What's This?

Coal has not just been a fuel or commodity, but it has been emblematic to mention something which is untouchable, despite that the darkness which it has stored within it and the role which it has played in spreading lights in the billions of lives cannot be undermined.


But now, things are changing drastically, coal is losing it might so rapidly that it seem to be trailing under its own darkness. Now, no one wants coal; and it is not just because of the carbon values it emits, but the grammar of economics doesn’t support it either.

The prices of coal are plummeting all over, in last four years it has nosedived from $117 to $49 per metric tonne. The thump of 58% has been felt manifold with the rising cost of mining. This is not less than a ‘kick in the teeth’ for the companies involved in coal mining and their billions of employees working directly or indirectly.

Now, in such a bleak scenario India wants to auction its coal mines, had the think-tanks have considered the darkening scene of coal globally, I believe that would have saved the government from an avoidable embarrassment which came out after there were no takers of coal mines in last auctions which was held in October last year.

Many got surprised, when the auctions ended dud with no response, at least that didn’t include me, or anyone who had heard Mr PM saying that “By 2030 we will reduce emissions by 35% of 2005 levels, & of 40% of our installed capacity will be from non-fossil fuels (sic)”. Isn’t that very clear that even government is not going to support those who see their future in coal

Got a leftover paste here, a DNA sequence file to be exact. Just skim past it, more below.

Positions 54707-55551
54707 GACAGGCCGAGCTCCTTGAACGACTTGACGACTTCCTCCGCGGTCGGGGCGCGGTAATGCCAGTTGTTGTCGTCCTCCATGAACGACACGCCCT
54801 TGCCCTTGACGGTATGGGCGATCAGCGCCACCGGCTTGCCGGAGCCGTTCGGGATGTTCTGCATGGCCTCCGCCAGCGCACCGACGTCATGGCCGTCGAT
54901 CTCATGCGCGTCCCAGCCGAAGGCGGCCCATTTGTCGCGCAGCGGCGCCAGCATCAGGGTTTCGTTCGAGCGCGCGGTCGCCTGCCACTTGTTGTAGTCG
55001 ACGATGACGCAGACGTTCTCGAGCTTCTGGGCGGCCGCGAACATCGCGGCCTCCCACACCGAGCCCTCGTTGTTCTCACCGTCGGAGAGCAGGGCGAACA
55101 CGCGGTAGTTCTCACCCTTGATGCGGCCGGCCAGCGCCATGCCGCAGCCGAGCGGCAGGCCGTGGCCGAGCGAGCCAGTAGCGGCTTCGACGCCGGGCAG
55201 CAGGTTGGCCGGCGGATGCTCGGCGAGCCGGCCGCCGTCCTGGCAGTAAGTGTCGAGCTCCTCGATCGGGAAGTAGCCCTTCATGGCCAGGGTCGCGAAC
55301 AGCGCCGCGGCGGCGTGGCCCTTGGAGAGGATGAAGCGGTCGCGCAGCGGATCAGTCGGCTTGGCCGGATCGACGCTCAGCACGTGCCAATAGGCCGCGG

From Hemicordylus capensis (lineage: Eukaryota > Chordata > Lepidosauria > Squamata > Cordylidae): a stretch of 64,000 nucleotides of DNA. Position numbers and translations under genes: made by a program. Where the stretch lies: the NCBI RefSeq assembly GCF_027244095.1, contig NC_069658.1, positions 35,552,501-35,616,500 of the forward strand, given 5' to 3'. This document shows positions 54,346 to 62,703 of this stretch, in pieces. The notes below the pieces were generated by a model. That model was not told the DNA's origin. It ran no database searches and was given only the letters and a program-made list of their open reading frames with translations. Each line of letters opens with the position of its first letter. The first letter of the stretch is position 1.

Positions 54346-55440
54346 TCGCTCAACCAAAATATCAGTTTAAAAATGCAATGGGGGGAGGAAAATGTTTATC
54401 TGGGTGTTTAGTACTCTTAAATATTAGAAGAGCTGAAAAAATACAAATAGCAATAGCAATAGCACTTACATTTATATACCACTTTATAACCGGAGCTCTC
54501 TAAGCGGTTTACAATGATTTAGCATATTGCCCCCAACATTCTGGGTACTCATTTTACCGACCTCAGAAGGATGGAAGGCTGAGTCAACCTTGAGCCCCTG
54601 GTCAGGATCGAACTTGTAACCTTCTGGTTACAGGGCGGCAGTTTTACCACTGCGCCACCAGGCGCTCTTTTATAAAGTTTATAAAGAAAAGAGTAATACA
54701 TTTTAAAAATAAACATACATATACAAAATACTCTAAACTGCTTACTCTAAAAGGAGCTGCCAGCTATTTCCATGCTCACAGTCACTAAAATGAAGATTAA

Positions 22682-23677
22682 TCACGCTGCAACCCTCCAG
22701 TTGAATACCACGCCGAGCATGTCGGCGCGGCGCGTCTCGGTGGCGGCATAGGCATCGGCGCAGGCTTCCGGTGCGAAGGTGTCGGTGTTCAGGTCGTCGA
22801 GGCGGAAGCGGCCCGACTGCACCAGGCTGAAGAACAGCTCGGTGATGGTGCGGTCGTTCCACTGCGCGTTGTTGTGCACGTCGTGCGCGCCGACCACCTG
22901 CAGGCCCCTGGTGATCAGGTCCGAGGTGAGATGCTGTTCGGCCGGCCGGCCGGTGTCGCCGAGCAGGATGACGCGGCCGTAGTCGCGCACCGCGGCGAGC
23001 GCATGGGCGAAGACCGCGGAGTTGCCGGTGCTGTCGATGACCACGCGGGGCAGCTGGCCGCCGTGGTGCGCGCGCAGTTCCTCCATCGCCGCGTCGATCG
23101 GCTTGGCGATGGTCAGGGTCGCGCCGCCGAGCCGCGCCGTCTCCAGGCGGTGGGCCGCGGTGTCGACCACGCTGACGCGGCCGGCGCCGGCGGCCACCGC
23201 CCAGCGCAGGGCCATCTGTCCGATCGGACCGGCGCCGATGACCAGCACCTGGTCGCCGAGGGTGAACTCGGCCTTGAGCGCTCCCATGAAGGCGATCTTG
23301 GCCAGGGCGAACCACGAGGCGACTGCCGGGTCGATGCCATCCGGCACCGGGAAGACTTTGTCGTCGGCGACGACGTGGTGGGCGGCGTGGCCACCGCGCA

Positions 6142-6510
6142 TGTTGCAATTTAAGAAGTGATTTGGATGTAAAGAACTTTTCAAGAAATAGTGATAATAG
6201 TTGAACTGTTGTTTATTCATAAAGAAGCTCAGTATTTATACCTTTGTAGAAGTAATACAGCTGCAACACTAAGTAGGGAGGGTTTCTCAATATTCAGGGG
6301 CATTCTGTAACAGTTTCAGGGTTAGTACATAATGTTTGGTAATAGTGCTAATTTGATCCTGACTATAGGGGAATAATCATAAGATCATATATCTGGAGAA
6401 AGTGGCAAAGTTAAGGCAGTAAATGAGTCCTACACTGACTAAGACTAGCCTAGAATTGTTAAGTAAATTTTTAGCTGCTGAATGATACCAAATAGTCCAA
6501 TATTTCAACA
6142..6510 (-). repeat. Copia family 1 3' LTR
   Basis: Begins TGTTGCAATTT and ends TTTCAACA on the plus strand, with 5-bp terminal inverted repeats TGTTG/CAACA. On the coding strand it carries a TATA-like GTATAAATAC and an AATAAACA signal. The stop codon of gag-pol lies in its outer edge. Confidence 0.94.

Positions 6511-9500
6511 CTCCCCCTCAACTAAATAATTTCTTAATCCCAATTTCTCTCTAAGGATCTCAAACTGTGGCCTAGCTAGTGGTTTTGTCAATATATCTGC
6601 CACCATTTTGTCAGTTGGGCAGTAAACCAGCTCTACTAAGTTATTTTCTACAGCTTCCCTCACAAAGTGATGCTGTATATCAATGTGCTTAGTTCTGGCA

As India is moving closer to the commercial coal mining, so it is also close to an uncertainty which is going to exist until the government change their stance toward the mining companies. They should not be looked as polluters because it is they who involve a lot of money and hard work to dig out coal from the block of ashes. If you have the guts to roar in UN to favour developing countries and support their rights to grow on cheap sources of power, you also need to have little sympathy towards companies too. As this is what they need it most, when there is little or no sign of improvement in the business of coal.

If one need to understand the kind of adversity mid-size coal producers are going through, one need to look at the giants of this business. Let us start it with the China which has been by far the biggest coal producing country over the last three decades. It aims to eliminate as much as 500 million metric tons of annual output in three to five years. The 500 million-ton target could erase almost 9 percent of China’s capacity. This means China doesn’t require power produced by fossil fuel or in other words the business of coal is shady in China. This is the one big reason why prices of coal are sinking.

Now look at the USA, who stands to be the second biggest coal producer of world. Sinking coal prices have pushed almost half the debt issued by US coal companies into default, and for miners and their investors there is no end in sight. The major coal producer companies of US like Patriot Coal Corp., Walter Energy Inc. and Alpha Natural Resources Inc. have all filed for bankruptcy in the past year. Now that Arch Coal Inc., the second-largest coal miner in the U.S., has joined their ranks, investors are wondering if the largest, Peabody Energy Corp., could be next.

The US is using the least amount of coal ever to make electricity as cheap natural gas establishes itself as the nation’s favourite power-plant fuel. Coal’s share of total electricity generation fell in November to a record 29 percent, what was once the source of more than half the nation’s power.
The story of rising darkness is not different in Australia, the fifth largest coal producer of world. Around one-third of coal mines are running at loss and not less than 21,000 jobs have been lost in the sector.

The picture ahead seems to be more scary. Prominent economist professor at Central Queensland University, John Rolfe has warned that the downturn in coal prices could last for another four years, and prices won’t improve until at least 2020.

Now, the ball is in the court of govt, when the current macro scenario is frightening, micro scene has already frightened and future seems dim, the only hope which can give them morale and reason to invest is the good treatment by the govt.